Much has changed in the world and in the discipline of geography since the second edition of this text was published in 2000. For the most part, progressing globalization has extended and intensified the processes of ecological simplification, demographic transition, and cultural/economic/technological connectivity that result in world patterns of disease. These and other processes and their impacts are integrated in place, in region—in geography, which spatially analyzes and socially explains patterns in cause of death and etiology of health or disease. This text is about both geography as integration in place, and geography as spatial analysis. Specific post-2000 changes worthy of attention here include the following: • World population has grown to about 6.7 billion; its fertility rate has dropped to 2.6 children; and its growth rate has decreased to only 1.2% a year. The richest European countries (and Japan) have raised life expectancy to about 80 years, but their birth rates have dropped so low that they have negative population growth today. The youthful rural population that resulted from the high fertility rates of 20 years ago has picked up and headed for the cities, sometimes internationally. • The poorest countries still have the highest mortality: More than 10% of infants in these countries never reach their first birthday, and life expectancy remains less than 50 years. A million of the poorest still die every year from tuberculosis, and another million from malaria. • Whereas AIDS had just emerged before 2000, it now causes 2 million deaths annually. About 30 million people are HIV-positive, with the highest prevalence rates of about 25% in southern Africa. AIDS has become a modern global plague of enormous demographic and social impact; however, we are little closer to a cure for it than we were two decades ago. Although there has been great progress in developing treatments for this disease—enough that some people in the richest countries are starting to consider AIDS a chronic disease—there are huge disparities in who gets the drugs. • China has developed faster than any other society in history. It has completed one massive project of environmental engineering (the Three Gorges Dam) and has plans for others, all concerned with redistributing the flow of water from south to arid north. There has been devastating environmental degradation associated with this alteration, as well as industrial growth and insatiable coal burning. • Other new diseases have emerged; old diseases have been redistributed; and the basis for horrific epidemics of cancer and chronic diseases has been laid in a world population no longer as young as it once was. • What may be the first impacts of climate warming on human health have been expressed in increasing drought conditions in arid lands and increasing flooding and cyclone severity, which have already destroyed crops and villages and have displaced tens of millions in sub-Saharan Africa and South Asia. Health promotion has become the world theme. Biomedicine has been forced off its pedestal. A genetic component has been discovered for many diseases; however, the environmental context for the expressions of those genes is more than ever something that must be explored in order to understand the diseases’ complex etiologies. Social science has developed an interdisciplinary theoretical perspective and a new vocabulary for addressing old processes. Geographic information systems (GIS), with their ability to manage and portray spatial data, have become the dominant tools in geography and have transformed the structuring of public data and health analyses. Medical geography as a subdiscipline has become less concerned with the optimization of health service delivery or a dichotomy between health service and disease ecology (etiology). Instead, it has become increasingly concerned with health geography as a behavioral and social construction, and with disease ecology as an interface between the natural (physical world) and cultural dimensions of existence. This text still endeavors to provide a broad-based, comprehensive survey of the rich diversity of medical geography for upper-division undergraduates and graduate students, while also serving as a sound reference for the complexities of classifications, processes, and systems. Our perspective remains holistic and international. We still hope to provide the necessary biological background for geographers to understand disease processes, as well as the necessary geographic background for health researchers to understand spatial processes. Students who have used the text in the past decade have included medical doctors pursuing doctorates in epidemiology; graduate students in geography working on their doctorates; graduate students from such public health disciplines as epidemiology, biostatistics, health behavior, nutrition, health administration, and public policy; undergraduate geography majors; and premedical undergraduates with majors in chemistry or biology, but little background in the social sciences or geography. It is difficult to meet the needs of such varied students, with their different competencies in statistics, mapping, and geography. The vignettes (fewer than in past editions) offer focused discussions, usually of techniques or other topics that not all teachers will want to go into (in chapters). Some may want to teach the vignettes with chapters other than the ones in which they are presented. We have added a chapter on GIS in health and disease research, and have expanded the chapter on spatial analysis. We have also added a chapter on neighborhoods and health, which is an area that has grown exponentially during the past decade. Something also needs to be said about references. We have attempted to write a general textbook that can be read without the constant interruption of strings of citations, most of which are publications themselves citing the common source of an idea/term or general knowledge in a field (“It is hot in the tropics [x, 1958]” or “The malaria plasmodia (schistosome, tick, etc.) has several life stages [y, 1999]”). Where possible, we have referenced the seminal ideas and influential discussions, not all of which represent the most recent applications of those ideas. Our references are not meant to be comprehensive bibliographies of works in medical geography. The approaches, information, or examples we have consulted (i.e., actually used in writing the chapter) are listed under “References.” Students can usually identify relevant material simply by its title. “Further Reading” contains relevant geographic studies or foundations that have not actually been used in writing the chapter. Some of the “Further Reading” entries were cited in past editions or are important, somewhat parallel, works. Many of them are suitable for term papers and further study. Finally, specific original ideas, quotes, or individual studies used for data are specifically cited in the body of the text. Thus the chapter on disease diffusion has more references than the others, because so many of the ideas, methodologies, and research findings have been contributed by a few individuals, and so few of these have yet become general knowledge. Our hope is that this text will be a sound foundation for the future development and practice of medical geography, and that it will inspire geographers and others to bring their own special subdisciplinary knowledge and theoretical approaches to enrich and advance this growing course of study. Finally, we wish to acknowledge and appreciate the examples and even words in this text that belong to the three coauthors of the first and second editions, John W. Florin, Wilbert M. Gesler, and Robert J. Earickson, whose work has become an indistinguishable part of the text. We also acknowledge Cameron Taylor, a University of North Carolina at Chapel Hill medical geography undergraduate student, who helped with graphics, cartography, and picture taking in Malawi. Melinda S. Meade Michael Emch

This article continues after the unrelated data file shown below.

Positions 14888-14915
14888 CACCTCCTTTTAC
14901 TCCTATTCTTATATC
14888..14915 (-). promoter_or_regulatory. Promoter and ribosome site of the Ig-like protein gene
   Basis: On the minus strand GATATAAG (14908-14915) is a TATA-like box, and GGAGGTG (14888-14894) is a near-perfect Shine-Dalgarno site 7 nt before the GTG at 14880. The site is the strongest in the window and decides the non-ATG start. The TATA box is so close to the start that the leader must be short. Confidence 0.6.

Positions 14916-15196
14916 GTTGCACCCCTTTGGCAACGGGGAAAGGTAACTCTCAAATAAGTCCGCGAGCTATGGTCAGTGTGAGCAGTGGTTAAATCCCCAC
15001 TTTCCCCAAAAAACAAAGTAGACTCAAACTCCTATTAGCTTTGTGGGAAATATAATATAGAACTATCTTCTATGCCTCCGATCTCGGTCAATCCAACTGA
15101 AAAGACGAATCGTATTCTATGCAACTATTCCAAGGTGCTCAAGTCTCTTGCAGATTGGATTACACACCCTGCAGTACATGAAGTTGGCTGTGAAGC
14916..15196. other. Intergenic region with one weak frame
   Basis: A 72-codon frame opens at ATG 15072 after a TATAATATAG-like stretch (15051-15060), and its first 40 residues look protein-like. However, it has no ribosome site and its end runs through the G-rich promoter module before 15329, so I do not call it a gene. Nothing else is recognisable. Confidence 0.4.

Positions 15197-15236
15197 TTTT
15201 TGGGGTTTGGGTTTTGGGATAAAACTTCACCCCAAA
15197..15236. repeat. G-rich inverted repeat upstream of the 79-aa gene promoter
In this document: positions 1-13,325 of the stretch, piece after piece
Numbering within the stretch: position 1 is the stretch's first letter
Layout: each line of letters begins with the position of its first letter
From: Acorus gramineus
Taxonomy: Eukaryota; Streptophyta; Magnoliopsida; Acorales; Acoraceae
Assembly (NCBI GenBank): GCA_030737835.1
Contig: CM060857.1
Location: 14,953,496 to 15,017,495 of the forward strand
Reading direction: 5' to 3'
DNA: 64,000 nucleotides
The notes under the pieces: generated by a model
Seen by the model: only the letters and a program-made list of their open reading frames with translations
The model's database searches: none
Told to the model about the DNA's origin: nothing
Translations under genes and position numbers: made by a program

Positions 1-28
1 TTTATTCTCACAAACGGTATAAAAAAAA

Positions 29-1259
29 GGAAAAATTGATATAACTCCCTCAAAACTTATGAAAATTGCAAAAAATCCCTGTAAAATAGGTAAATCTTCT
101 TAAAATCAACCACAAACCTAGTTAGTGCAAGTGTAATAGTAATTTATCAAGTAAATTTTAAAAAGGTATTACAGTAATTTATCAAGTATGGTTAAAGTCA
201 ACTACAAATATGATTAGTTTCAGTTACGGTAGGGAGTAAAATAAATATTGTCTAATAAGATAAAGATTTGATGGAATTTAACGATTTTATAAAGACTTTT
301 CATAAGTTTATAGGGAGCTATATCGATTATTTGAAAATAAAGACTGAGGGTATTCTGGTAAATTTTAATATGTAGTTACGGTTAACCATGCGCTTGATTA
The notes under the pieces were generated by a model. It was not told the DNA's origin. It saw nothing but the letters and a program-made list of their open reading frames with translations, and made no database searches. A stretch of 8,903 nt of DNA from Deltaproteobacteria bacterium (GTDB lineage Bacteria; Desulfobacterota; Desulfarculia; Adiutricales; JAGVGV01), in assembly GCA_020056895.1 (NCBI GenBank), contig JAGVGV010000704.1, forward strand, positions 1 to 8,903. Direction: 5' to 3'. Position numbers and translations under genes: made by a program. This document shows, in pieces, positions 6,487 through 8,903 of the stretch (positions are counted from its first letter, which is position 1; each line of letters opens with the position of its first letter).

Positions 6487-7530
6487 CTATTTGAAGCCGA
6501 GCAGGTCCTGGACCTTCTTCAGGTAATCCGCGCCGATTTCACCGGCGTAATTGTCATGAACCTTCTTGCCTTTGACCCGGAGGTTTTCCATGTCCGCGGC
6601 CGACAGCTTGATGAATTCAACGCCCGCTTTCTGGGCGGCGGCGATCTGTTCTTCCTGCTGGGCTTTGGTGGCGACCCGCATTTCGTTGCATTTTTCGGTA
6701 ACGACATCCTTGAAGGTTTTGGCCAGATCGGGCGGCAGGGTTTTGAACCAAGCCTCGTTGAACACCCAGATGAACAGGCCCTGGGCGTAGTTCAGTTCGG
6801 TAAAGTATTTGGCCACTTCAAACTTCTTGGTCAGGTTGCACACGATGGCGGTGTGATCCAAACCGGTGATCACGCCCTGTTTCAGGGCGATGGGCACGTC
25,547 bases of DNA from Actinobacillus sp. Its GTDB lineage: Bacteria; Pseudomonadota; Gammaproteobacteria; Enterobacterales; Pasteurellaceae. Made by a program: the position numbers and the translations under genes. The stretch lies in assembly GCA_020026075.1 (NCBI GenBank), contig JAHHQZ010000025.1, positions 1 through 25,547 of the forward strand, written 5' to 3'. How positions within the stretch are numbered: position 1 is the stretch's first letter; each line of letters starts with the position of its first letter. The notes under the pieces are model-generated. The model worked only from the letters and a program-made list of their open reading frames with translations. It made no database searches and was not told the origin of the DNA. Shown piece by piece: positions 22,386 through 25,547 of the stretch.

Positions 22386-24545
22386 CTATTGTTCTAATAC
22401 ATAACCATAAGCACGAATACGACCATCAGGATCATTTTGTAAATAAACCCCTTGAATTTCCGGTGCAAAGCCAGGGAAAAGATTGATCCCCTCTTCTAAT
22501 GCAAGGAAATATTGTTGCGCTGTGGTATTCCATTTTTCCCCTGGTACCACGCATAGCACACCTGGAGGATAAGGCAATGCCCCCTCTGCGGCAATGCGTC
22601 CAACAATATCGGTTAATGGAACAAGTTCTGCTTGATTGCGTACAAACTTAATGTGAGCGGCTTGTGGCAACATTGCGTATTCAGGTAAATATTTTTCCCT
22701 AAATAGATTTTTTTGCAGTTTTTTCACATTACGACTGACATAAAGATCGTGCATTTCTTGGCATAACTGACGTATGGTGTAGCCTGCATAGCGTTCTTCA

1. Questions of Medical Geography 1